I drew this commission after having looked at hundreds of photographs that Mary had taken of Dina; together we chose the one that we liked the best and that reflected her gentle nature. Using coloured pencils, chalk and a small amount of watercolour paint the illustration was completed in just over two-days. Mary asked if it would be possible to include my ‘motif’ of a ladybird, so that was included near my signature and is the first time I have done this for a pet illustration.
I handed over the commission to Mary today and she was very ‘moved’ and said that I had captured Dina’s expression and character very well. It’s always nice to be able to see the expression in people’s faces when I hand over my work to them. One of Mary’s friends came to her house later in the afternoon and recognised Dina.
Mary is soon to get Dina framed and hung on the wall with her other canine friends, a collection of illustrations and photographs and memories that mean so much to her in more ways than one…
When I first saw the photographs of Mary Redshaw’s dogs, I had no idea what breed they were. I had never seen a brown Doberman Pinscher before; only being familiar with the Anubis-like Doberman Pinschers (with the pointed ears and black-and-tan colouring), that I had seen on TV programmes, like ‘Magnum P.I.’ with Tom Selleck.
After having watched ‘Magnum P.I.’ Mary’s interest in the breed was kindled. She has owned a good number of Doberman Pinschers over the years – male and female, both black-and-tan and brown-and-tan varieties. Her first Doberman Pinscher puppies were Tara in 1987, followed by Elsa in 1989 and Ziggy in 1993. She is an excellent pet-owner and takes marvellous care of her dogs; she currently has one brown Doberman Pinscher, called Dina (pronounced Dinah) and a blue-fawn-brindle-and-white Whippet called, Tina.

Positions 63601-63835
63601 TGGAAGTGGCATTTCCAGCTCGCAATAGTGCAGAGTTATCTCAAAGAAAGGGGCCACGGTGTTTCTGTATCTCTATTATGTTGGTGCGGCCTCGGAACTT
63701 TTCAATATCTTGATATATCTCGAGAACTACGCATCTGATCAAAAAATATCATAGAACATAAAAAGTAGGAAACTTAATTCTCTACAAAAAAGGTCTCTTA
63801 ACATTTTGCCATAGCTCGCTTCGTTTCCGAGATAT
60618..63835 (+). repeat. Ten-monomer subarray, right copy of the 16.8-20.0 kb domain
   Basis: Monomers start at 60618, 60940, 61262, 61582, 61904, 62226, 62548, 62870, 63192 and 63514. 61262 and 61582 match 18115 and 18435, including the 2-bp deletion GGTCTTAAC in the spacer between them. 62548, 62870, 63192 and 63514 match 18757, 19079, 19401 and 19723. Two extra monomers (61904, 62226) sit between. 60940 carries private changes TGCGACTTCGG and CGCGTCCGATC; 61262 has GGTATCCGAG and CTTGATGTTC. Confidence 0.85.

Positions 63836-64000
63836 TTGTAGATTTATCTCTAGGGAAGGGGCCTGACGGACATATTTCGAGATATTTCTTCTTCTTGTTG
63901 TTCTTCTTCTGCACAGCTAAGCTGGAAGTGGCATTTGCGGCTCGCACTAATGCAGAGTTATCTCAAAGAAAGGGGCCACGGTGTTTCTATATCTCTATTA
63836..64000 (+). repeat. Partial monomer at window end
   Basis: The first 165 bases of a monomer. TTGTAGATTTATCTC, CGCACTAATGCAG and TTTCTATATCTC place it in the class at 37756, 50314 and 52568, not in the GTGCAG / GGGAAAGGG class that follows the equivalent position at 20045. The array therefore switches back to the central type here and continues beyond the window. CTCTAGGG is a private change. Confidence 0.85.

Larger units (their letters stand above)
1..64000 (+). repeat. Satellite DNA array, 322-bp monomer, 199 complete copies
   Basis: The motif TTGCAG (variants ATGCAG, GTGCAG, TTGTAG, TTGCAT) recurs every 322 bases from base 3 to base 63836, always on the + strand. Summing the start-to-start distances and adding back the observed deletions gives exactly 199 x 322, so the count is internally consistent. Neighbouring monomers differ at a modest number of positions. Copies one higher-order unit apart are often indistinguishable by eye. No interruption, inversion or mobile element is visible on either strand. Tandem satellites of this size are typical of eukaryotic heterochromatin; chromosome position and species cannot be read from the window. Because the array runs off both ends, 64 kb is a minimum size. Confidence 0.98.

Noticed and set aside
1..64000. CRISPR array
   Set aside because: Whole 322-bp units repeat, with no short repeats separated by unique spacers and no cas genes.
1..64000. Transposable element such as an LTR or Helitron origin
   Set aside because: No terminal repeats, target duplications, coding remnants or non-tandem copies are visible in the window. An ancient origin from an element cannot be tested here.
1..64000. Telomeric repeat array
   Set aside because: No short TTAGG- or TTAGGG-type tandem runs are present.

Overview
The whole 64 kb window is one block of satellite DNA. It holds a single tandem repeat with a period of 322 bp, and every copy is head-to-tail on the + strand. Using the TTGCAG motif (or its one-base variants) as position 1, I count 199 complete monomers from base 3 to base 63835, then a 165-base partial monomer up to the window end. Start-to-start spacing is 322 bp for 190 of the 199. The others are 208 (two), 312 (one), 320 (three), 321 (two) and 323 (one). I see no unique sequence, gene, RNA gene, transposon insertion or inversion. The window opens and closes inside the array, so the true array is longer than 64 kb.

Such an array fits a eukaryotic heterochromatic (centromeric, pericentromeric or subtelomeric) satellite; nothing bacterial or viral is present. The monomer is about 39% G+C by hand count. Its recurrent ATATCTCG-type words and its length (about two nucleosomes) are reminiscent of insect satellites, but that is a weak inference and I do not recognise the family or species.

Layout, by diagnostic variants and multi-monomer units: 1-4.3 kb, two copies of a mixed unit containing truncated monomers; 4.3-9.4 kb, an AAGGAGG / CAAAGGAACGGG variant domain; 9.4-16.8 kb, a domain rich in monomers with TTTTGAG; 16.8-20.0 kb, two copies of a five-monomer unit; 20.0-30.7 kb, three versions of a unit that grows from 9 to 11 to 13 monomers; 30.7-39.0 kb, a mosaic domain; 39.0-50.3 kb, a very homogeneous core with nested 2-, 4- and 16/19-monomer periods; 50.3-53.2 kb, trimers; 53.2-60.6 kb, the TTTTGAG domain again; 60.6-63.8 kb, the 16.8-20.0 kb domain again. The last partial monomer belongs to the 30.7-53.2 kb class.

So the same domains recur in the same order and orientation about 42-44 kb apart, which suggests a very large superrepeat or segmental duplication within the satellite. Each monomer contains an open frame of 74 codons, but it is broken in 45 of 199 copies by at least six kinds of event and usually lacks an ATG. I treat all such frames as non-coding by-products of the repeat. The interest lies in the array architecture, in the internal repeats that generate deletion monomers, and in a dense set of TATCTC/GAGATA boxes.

I’ve drawn a number of Mary’s dogs, including Gina and Tia over the last two years. Drawing peoples’ beloved pets, (when the pet is no longer with us) from their photographs takes time and selecting the right photograph with enough ‘drawable’* quality is paramount to the success of the end result.
We chose a lovely photograph of Della, who Mary had owned from 2005 to 2012. The photograph showed Della’s gentle doe-like features and loving nature. The drawing process can take many hours, as each ‘coat’ of colour builds up the fur of the dog. Mary was delighted with the result of this illustration and I have agreed to go for a long-promised walk with her and ‘the two girls’ before this month is out!
“I am thrilled to bits with the illustrations that Michael did for me. They are excellent! Just looking at the portraits is like looking at my dogs, because they seem to look back at me. They are so life-like and much better quality than the photographs he had to work from. They have been really well admired by everyone that has seen them.” Mary Redshaw
*Note: “In addition to simple drawing, ‘Drawable’ provides a number of generic mechanisms for its client to interact with what is being drawn”. I thought I had made this word up, as I had never heard it before. But after typing it into a popular search engine, this explanation appeared (as if by magic!).